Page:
Image: Courtesy of Todayandtomorrow

Segmentation, behavioral targeting, retargeting, data exchanges: The opportunities to deliver “relevant” advertising to people are endless. As a digital marketer, you have so many choices ‘targeting’ your audience and delivering ‘relevant’ messages. And, what’s the result?

“Against all odds, traditional advertising is perceived by consumers as more informative, entertaining and necessary than online advertising. Of more than 1,200 people surveyed for digital marketing show ad:tech London by Zussi Research, 69 percent believed traditional advertising was relevant to them, compared with 45 percent for online. For the TV target audience—those aged between 25-34-years old—the gap widens further: 81 percent (traditional) vs. 53 percent (online).

Worse still for digital marketers, annoyance around advertising on the Web is twice as high online as offline. Comments made were that digital advertising is “ill-structured,” “mainly irrelevant” and represents a bigger, unwanted distraction for the consumer, rather than a subtle influence.

Typical comments included: “Traditional advertising is less in your face – online seems to use all kinds of annoying tricks to make you view them, eg popups and blank screen links you click by accident. It’s an immediate turn-off.”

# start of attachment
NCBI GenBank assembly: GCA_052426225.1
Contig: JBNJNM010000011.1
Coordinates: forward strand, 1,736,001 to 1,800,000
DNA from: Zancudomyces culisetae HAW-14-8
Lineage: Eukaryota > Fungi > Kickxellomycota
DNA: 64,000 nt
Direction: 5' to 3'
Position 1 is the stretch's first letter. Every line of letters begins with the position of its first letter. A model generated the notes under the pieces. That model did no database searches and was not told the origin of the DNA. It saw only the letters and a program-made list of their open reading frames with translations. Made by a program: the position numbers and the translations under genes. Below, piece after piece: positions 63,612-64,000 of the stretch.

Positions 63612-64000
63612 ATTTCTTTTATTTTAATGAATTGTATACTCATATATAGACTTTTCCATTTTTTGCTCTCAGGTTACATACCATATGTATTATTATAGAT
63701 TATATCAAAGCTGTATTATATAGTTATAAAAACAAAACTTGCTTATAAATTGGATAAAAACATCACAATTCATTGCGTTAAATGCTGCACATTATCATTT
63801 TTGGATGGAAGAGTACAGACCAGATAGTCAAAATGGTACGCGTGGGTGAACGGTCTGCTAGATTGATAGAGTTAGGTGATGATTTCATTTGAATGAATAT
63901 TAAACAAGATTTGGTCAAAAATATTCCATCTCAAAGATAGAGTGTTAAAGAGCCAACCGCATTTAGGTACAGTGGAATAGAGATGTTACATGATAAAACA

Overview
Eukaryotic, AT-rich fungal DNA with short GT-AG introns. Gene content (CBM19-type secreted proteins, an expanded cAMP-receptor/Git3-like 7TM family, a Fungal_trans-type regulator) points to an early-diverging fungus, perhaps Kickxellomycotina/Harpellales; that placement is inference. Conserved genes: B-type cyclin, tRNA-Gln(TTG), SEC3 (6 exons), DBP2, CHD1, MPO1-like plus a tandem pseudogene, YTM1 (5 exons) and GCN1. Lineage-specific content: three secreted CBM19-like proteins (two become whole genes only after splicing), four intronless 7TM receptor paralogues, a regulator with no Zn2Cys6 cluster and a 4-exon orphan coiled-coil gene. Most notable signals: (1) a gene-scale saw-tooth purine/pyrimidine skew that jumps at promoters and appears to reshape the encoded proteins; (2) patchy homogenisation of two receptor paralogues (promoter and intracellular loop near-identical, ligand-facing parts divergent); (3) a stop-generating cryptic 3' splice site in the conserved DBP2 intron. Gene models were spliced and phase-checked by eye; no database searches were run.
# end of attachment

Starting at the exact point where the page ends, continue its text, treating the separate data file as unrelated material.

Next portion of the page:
As the article asks: Why is this happening?

And, their answer is:

“ad:tech conference and marketing director, Christophe Asselin, says that customers aren’t responding positively the way that the industry believes. “While we are witnessing some amazing online campaigns out there, this research simply shows that the overall advertising and marketing community isn’t hitting the mark with online users.

“Customers are becoming more and more savvy to online marketing tactics and are less forgiving toward sloppy and clumsy practices mainly adapted from the old mass media communication model. Just because online is cheaper and quicker to implement, doesn’t mean you can afford to throw away its huge potential,” added Asselin.”

What happened? (Not sure if people were just asked about display advertising. If the survey includes SEM, this is even worse than anybody could have ever imagined.) Is it the abundance of online inventory? Sites plastered with display ads and text links, resembling more a weekend in a cheap tattoo parlor than a serious publication? Limited creativity packed into tiny pixel boxes? Failed integration between traditional and digital agencies/divisions? Measly budgets for creative executions? Focus on media placements first and then allowing the creative department to play in their limited sandbox? Applying lean-backward tactics to a lean-forward medium? Broadcast mentality in a narrowcast world?

I don’t have an answer. I said for a long time the effectiveness of online marketing is rapidly declining. Bright, shiny objects often let us forget that the traditional digital tools don’t work that well anymore. Or not at all. All I know is, we need to start thinking outside of the 728×90 box. Outside of quick fixes (Facebook page, anyone?) If the digital marketing industry desires continual growth, we better see these survey results as a big wake-up call.

Are we going to consider this as a big reset for the industry or just another study to yawn about? That’s the $368 billion dollar question.